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Boom is lowered for the several miles back to Lock 23, where a surprise

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awaits me.  I had assumed that only the stern propellor on Wards Island was operational, but after Syracuse uncoupled and we started the rotation to tie up,

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there was prop wash from under the bow, just as you would expect from a double-ender ferry.

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In order to spin the boat 180 degrees without having to make a 36-point turn, Syracuse put some pressure on the bow,

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and by 5:40 we were all fast. Then it was time to

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put the power of Wards Island to sleep.   Below deck there were a bunch more surprises, like these port lights as seen from within and the rivets.

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And two spacious accommodations, one on each side of the vessel.

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Two engines, although only the Cat D353 Series E runs.

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A Frankenstein knife switch board.

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And mentioned in this post last year, Wards Island began life as a ferry in 1929, looking like her twin . . . Tenkenas, there were more surprises like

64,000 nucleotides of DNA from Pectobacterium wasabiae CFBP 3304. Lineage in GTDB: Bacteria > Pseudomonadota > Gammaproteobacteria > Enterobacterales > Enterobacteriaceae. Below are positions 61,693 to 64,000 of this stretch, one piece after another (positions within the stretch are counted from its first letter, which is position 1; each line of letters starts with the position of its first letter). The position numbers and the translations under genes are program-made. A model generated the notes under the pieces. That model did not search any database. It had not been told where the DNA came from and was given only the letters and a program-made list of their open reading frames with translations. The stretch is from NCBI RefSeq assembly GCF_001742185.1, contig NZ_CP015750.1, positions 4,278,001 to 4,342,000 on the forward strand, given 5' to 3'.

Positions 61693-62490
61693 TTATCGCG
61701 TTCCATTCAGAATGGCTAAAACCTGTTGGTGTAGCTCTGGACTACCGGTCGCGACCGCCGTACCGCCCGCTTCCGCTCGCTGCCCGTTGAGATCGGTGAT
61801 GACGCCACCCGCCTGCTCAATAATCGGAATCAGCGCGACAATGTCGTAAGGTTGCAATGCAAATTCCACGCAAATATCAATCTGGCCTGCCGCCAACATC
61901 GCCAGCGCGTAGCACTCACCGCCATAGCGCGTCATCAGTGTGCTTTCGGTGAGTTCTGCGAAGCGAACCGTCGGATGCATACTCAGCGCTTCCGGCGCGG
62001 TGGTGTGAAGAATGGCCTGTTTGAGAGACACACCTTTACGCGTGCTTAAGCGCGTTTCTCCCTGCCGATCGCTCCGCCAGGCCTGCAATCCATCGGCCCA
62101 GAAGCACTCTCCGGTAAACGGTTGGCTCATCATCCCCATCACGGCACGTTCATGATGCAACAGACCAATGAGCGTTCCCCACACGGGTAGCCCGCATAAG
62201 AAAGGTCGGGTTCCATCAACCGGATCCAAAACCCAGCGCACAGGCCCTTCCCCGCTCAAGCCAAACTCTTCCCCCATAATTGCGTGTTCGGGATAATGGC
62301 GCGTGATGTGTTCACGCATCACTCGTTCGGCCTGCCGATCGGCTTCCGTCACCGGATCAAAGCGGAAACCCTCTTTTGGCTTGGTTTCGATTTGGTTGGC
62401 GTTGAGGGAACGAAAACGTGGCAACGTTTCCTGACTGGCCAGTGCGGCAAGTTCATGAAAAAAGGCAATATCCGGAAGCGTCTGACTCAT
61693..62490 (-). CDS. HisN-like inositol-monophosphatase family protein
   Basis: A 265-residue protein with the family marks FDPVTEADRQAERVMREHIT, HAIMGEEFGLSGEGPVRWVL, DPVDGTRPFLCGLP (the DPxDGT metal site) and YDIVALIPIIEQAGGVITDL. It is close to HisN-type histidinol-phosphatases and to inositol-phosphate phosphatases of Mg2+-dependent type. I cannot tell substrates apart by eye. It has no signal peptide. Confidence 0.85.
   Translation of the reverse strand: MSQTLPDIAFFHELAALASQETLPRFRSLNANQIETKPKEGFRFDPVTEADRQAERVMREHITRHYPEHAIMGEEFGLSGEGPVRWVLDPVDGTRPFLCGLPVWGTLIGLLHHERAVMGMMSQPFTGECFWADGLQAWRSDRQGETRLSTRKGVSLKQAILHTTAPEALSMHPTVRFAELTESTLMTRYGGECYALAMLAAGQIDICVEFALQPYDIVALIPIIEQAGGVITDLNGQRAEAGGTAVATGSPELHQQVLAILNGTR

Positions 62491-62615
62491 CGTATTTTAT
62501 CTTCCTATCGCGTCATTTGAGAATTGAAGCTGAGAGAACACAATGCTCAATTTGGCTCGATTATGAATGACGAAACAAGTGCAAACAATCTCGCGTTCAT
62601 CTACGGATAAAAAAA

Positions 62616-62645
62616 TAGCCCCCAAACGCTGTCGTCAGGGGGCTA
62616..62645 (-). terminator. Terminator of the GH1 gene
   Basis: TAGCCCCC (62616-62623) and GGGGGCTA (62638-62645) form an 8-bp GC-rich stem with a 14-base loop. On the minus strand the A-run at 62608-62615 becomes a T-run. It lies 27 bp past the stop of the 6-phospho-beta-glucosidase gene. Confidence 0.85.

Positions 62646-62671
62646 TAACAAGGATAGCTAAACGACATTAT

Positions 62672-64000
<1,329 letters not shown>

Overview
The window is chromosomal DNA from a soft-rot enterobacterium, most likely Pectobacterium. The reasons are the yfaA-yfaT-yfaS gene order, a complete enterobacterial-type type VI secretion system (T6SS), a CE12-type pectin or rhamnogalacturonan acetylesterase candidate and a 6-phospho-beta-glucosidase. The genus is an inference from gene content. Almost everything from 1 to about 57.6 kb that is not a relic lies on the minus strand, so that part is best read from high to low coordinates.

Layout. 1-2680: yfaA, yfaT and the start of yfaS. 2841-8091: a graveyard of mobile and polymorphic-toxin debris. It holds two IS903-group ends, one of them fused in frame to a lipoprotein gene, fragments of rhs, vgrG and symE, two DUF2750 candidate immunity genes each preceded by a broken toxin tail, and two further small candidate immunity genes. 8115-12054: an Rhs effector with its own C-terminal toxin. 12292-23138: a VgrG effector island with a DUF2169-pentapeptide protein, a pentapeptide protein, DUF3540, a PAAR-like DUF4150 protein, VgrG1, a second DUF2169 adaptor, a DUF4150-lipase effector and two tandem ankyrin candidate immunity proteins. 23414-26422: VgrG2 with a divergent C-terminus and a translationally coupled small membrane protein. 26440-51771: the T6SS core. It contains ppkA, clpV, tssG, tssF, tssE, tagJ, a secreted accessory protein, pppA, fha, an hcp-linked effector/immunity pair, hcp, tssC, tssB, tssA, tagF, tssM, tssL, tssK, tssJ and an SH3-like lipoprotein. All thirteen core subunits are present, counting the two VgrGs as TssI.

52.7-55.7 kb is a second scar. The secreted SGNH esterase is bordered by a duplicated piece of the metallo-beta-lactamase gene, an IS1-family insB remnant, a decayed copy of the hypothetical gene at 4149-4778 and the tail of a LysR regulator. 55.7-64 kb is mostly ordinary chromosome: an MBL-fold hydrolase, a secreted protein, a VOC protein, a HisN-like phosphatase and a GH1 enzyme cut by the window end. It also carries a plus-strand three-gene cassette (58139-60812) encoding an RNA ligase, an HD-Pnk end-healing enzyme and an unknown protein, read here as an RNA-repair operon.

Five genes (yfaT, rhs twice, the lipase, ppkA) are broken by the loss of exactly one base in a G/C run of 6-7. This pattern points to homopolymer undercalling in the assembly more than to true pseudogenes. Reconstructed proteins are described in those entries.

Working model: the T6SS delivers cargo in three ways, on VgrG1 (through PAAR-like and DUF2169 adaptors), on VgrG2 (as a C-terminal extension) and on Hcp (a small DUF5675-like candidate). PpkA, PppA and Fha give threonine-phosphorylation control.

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this speaking tube and behind it,

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this brass builders plate.

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All color photos here are by Will Van Dorp.  I’m not sure of the source, the date,or the location of the b/w photo of Tenkenas above, although I know where and where else I might find more.

Many thanks to the NYS Canal Corp and its floating plant for permission to do this series.

Unrelated and sad news:  I learned yesterday that John Skelson has passed.  RIP, John. Click here for some of the many posts I credited to him in the past years.

These photos were taken November 16, 2015, with temperatures in the 50s and no wind.  Obviously, mid-November is not always so ideal for this operation.  In fact, photos on the boat showed this work being done in 1992, with buoys heavily ice and snow covered.

Here one crewman–let’s call him the signaler– radios the tug instructions for the approach to the buoy.

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Once within two yards of so, another crewman captures the buoy with a boat hook.